When is reform of a Chinese state-owned enterprise not reform at all? When it’s not going to create value

SOE this is what passes for reform?

David Keohane

| Apr 14 14:29 | Comment Share

When is reform of a Chinese state-owned enterprise not reform at all?

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When it’s not going to create value.

Arguably, for example — when it’s really a reverse merger that allows a parent to tap international capital markets and bail out a struggling subsidiary that lost heavy in Australian iron ore mines. Arguably, we said.

Or — an oil major selling a third of its enormous marketing segment to state-backed pension funds, in order to access private capital and boost its already dominant position. Again, arguably.

Here’s that latter case — let’s call it the Sinopec conjecture — charted by Macquarie:

But we’ll come back to that. First it’s worth noting that belief in real SOE reform in China is rooted partly in Sinopec’s sale.

It’s true the Third Plenum last year did call for reform in typically generalised terms — for a “diversified ownership model”, for moves to categorise SOEs into “competitive” and “strategic” industries, for raising the efficiency of SOE management via incentives such as options (and firing for incompetence?), and for SOEs to pay higher dividends. But the overall message was muddled.

As Standard Chartered’s Stephen Green said, diversification of China’s SOEs has been going on for the past two decades. Even so, the Plenum went ahead and recognised them as the “main pillar” of the economy. Not exactly an excoriating cry for change in the face of this kind of performance:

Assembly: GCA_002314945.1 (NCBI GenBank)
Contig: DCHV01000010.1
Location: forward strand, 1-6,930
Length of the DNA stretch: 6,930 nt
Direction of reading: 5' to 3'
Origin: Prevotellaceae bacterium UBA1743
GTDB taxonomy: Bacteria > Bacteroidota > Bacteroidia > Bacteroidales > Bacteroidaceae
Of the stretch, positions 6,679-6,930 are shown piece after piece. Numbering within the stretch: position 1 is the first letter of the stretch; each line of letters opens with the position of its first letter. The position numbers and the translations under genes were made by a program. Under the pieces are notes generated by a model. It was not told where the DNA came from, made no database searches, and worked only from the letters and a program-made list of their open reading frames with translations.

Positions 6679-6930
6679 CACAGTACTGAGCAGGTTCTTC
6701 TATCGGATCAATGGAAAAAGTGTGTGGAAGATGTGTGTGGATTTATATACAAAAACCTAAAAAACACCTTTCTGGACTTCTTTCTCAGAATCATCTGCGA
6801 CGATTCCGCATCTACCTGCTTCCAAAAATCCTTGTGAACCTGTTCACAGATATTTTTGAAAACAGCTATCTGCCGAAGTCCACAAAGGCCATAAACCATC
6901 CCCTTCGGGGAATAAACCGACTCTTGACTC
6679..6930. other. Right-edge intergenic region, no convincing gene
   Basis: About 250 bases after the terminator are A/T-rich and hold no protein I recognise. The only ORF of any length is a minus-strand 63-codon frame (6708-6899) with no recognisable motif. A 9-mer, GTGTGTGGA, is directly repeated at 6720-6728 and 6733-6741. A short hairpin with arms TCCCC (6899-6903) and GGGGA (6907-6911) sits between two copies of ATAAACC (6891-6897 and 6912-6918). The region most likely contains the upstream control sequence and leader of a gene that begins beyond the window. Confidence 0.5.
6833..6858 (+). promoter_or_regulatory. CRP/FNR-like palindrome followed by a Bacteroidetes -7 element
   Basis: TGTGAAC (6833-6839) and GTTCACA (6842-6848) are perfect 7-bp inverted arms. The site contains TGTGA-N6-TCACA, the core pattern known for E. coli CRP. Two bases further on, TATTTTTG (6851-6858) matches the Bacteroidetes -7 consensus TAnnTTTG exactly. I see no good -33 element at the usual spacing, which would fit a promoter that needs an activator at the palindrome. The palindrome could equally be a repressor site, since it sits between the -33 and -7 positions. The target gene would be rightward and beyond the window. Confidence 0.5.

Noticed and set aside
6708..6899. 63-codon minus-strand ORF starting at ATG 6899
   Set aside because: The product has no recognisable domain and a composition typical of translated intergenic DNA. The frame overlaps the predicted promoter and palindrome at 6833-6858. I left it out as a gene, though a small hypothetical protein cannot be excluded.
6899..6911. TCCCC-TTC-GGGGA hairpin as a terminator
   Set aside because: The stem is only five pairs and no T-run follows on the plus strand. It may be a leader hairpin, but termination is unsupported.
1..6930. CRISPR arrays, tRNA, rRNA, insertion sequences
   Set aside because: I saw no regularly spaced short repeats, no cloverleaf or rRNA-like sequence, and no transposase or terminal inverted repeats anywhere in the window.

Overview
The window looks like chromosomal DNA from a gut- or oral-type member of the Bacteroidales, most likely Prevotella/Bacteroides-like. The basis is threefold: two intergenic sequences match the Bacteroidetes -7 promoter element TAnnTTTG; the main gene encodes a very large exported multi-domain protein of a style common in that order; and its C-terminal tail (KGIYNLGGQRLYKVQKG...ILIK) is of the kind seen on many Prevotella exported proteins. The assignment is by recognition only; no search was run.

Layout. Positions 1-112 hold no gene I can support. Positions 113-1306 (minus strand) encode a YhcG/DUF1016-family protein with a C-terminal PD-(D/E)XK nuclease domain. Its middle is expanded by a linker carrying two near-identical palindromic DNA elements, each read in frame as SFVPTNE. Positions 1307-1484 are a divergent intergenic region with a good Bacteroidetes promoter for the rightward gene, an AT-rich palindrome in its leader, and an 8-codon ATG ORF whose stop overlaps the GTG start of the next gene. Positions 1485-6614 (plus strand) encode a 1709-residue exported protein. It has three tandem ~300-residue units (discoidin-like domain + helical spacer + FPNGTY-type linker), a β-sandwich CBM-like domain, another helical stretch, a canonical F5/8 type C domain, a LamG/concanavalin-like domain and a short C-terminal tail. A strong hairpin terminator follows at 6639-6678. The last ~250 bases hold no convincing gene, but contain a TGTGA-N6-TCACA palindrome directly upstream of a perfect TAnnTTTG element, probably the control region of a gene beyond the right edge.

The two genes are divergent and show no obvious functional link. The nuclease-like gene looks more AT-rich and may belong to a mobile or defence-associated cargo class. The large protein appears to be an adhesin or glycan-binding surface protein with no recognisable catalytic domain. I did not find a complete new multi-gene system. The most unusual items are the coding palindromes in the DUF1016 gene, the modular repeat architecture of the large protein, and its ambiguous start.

So when Sinopec’s sale was announced a few months later, it was quickly taken as a signal of real reform backing up the Plenum’s generalities — a signal that allowed it to outperform its peers, presumably on the assumption that value was about to be unlocked by new retail investors as the company was rebalanced.

But, say Macquarie, that is all basically tosh:

We understand why the market liked the headlines but when it comes to longer-term fundamentals we viewed the sale announcement as supportive for our view that Sinopec is precariously poised; that its combination of ongoing negative free cash flow, dividend commitments and relatively high financial gearing left it with limited options outside of selling assets or raising funds in some other potentially minority-dilutive way…

We think more pragmatic explanations for the proposed sale include:

Delay real reform. The proposed sale ticks the politically-attractive ‘reform’ box whilst giving up no control and allowing no new competition.

It’s needed to finance the dividend. Without any asset sales Sinopec has negative free cash flow, high financial gearing and will struggle to meet its dividend payout commitment.